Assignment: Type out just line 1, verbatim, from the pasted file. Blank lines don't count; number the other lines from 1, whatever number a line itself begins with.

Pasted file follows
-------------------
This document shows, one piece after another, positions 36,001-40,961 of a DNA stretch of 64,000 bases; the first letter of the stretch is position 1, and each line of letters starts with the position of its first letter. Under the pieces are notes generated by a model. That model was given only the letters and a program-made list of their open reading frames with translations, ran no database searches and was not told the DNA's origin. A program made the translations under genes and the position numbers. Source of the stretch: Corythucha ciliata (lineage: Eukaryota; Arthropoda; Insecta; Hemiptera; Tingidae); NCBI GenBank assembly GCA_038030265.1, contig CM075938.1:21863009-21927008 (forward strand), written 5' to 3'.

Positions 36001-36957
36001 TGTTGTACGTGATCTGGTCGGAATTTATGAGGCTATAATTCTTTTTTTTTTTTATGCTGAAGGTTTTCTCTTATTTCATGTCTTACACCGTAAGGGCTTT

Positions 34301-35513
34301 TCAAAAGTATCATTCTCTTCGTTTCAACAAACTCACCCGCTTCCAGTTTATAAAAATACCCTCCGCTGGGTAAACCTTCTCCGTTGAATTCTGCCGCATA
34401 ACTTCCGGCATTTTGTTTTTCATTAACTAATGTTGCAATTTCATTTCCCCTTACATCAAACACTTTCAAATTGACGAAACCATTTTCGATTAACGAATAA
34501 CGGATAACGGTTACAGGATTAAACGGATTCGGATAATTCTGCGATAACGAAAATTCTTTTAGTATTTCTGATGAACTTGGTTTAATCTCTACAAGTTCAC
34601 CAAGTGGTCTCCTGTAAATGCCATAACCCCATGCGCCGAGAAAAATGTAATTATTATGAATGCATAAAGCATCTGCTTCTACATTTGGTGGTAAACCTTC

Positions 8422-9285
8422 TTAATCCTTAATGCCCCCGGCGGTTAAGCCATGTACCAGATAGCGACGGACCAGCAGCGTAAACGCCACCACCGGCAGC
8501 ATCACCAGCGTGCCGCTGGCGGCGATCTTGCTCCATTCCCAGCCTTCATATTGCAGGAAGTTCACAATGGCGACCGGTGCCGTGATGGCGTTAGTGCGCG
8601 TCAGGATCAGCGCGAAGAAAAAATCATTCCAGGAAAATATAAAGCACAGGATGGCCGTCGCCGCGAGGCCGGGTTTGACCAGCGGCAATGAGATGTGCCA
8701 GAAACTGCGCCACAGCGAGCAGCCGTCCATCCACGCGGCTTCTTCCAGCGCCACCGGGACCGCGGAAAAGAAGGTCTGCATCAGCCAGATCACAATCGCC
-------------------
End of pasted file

This document shows, one piece after another, positions 36,001-40,961 of a DNA stretch of 64,000 bases; the first letter of the stretch is position 1, and each line of letters starts with the position of its first letter. Under the pieces are notes generated by a model. That model was given only the letters and a program-made list of their open reading frames with translations, ran no database searches and was not told the DNA's origin. A program made the translations under genes and the position numbers. Source of the stretch: Corythucha ciliata (lineage: Eukaryota; Arthropoda; Insecta; Hemiptera; Tingidae); NCBI GenBank assembly GCA_038030265.1, contig CM075938.1:21863009-21927008 (forward strand), written 5' to 3'.